In the example I started with, the problem was not so much that the attorneys were trying to cut corners, or treat the briefs as unimportant. And after reading both briefs I got a clear picture that the plaintiff had a fairly airtight case but was going to have difficulty collecting a judgment. The problem was that the plaintiff's brief never really addressed the issue that was going to be critical in determining whether the case could be settled or not.

So let me suggest a couple of ways in which parties might make their briefs more effective, and why it might be worthwhile to put a bit more thought into this aspect of the mediation. First, consider writing a brief that is going to be persuasive to the other side. Even if you think that there is no point trying to influence the mediator into a more favorable view of your side of the case before you show up in his office, it is usually worthwhile to try to influence the opposition. Isn't that the whole purpose of a negotiation? Look at the mediation brief as another opportunity to affect the other side's thinking. Make them aware of facts and arguments that should make them reluctant to proceed to trial. Show them why settlement on the terms your side is looking for is in their interest.

If you are writing with the other side in mind as the audience, you should probably plan to exchange briefs with the other side. Speaking for myself, I wonder why many lawyers prefer to file briefs for the mediator's eyes only. When you do that, you are putting the mediator in the difficult position of needing to ask permission to share any information in the brief with the other side. Most of the time, the information in your brief does not come as news to the other side anyway. And if the information is not shared, one has to wonder what use it is in a negotiation. I understand when parties do not want to share their bottom line figures with the other side at the outset of a mediation. But they probably shouldn't divulge that information to the mediator either. What parties going to mediation should be trying to do is affecting the thinking of their adversary. Try writing a brief with that purpose in mind. Think about how the other side views the case, and try to write something that addresses those concerns.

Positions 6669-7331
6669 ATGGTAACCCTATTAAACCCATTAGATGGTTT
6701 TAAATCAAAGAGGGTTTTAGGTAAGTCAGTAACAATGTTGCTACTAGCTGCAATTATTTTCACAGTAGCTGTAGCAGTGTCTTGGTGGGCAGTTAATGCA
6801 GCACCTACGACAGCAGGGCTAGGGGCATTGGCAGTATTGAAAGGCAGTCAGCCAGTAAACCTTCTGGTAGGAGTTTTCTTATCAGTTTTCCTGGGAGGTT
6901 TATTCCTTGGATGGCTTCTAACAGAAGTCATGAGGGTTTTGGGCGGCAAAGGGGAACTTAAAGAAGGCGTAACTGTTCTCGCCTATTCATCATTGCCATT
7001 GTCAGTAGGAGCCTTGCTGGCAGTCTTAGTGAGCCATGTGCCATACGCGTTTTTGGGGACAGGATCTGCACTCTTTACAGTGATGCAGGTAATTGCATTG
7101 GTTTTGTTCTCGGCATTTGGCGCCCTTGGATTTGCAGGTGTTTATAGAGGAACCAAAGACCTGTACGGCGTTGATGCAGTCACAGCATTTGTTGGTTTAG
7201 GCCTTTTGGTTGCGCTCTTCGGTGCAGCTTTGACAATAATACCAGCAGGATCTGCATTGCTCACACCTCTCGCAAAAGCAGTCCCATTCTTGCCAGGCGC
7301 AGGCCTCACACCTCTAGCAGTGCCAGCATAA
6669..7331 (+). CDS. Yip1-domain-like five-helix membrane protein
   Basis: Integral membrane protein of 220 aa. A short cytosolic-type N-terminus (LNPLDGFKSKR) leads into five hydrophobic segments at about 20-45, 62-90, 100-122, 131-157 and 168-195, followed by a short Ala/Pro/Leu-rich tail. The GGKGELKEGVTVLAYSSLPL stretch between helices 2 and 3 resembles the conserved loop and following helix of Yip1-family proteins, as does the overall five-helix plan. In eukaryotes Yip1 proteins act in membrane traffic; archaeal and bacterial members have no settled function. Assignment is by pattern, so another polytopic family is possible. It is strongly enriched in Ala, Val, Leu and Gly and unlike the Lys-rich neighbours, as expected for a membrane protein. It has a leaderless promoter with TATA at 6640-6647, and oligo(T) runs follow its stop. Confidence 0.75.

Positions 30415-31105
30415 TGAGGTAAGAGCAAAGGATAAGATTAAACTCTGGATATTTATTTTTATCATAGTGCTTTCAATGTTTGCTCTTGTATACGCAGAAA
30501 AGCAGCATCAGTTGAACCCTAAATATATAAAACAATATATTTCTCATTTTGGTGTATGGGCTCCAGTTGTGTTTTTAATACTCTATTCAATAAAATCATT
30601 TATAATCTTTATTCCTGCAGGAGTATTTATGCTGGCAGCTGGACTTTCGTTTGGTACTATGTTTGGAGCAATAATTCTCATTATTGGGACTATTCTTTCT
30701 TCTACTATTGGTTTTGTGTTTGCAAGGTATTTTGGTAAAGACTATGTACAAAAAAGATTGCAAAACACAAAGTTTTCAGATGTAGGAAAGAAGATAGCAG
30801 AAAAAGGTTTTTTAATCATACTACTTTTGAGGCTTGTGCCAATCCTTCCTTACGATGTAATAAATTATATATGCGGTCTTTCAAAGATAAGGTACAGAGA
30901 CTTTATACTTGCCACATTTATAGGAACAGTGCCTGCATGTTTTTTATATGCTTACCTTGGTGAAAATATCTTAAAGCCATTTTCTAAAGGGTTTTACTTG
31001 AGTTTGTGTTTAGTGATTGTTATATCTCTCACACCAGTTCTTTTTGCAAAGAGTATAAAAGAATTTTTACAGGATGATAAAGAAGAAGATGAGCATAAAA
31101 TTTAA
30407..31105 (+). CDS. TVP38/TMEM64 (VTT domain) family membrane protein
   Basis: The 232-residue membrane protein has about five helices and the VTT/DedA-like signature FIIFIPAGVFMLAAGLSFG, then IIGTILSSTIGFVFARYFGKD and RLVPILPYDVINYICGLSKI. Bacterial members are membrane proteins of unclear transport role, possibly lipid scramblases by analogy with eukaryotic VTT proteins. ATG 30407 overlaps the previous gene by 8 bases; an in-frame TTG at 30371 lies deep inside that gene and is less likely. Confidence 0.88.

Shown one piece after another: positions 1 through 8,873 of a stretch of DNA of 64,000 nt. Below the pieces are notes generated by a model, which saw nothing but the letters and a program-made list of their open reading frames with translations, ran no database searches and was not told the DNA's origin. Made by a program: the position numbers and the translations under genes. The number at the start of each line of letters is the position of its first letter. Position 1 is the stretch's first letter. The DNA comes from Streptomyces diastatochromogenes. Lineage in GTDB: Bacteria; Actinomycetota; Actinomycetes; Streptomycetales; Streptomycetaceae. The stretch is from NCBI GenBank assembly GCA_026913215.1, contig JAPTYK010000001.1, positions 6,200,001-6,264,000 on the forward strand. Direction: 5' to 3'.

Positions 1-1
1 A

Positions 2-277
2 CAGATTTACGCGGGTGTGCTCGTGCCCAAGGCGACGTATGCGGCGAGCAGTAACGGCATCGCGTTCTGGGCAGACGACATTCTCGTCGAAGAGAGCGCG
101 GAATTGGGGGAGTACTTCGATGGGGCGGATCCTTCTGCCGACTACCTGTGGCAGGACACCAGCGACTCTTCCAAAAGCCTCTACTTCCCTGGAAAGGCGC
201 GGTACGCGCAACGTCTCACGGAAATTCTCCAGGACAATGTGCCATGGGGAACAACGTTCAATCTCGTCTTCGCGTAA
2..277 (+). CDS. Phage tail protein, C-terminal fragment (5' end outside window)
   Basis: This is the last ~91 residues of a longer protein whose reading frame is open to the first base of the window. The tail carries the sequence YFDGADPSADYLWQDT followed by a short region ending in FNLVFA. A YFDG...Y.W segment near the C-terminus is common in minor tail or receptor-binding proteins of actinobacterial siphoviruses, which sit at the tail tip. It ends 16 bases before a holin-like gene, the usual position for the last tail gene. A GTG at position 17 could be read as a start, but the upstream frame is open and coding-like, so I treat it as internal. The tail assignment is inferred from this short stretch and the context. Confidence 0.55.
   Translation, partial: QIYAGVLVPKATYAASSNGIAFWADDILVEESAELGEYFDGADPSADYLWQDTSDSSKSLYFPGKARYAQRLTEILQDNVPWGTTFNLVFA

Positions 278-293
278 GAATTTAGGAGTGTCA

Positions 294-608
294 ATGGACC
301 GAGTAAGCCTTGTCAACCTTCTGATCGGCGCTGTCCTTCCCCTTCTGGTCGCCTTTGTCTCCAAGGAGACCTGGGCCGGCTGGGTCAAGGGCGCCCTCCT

Second, try to include information in the brief that directly addresses the considerations most applicable to settlement, as opposed to the issues that a judge might need to understand prior to trial.  It is of of course of some value for the mediator to know what the case is about, and the contentions of each side. But a mere recitation of the various legal theories being advanced by each side, and their respective damages calculations, might only be the first step in the analysis. What is of more benefit to the mediator, and to the parties, is understanding what obstacles have prevented settlement of the dispute. If there is a legal issue that the parties disagree about, identify that issue. If there is a factual dispute, identify that. If the lawyers simply have different views about the range of possible outcomes at trial, that is helpful to know. If the main problem is the defendants' ability to pay, both sides' briefs should address that problem. It is also useful for the mediator to understand the nature of the relationship between the parties. Were they friends at one time? Do they have any future prospects of doing business together? Did some other problems arise between the parties, or did someone else add an element that has contributed to the conflict?

If parties take the time to answer these kinds of questions in their briefs, they will not only put the mediator a couple of steps ahead in being able to conduct an effective mediation, they will also help move their own thinking, and that of their adversary, closer to a possible resolution.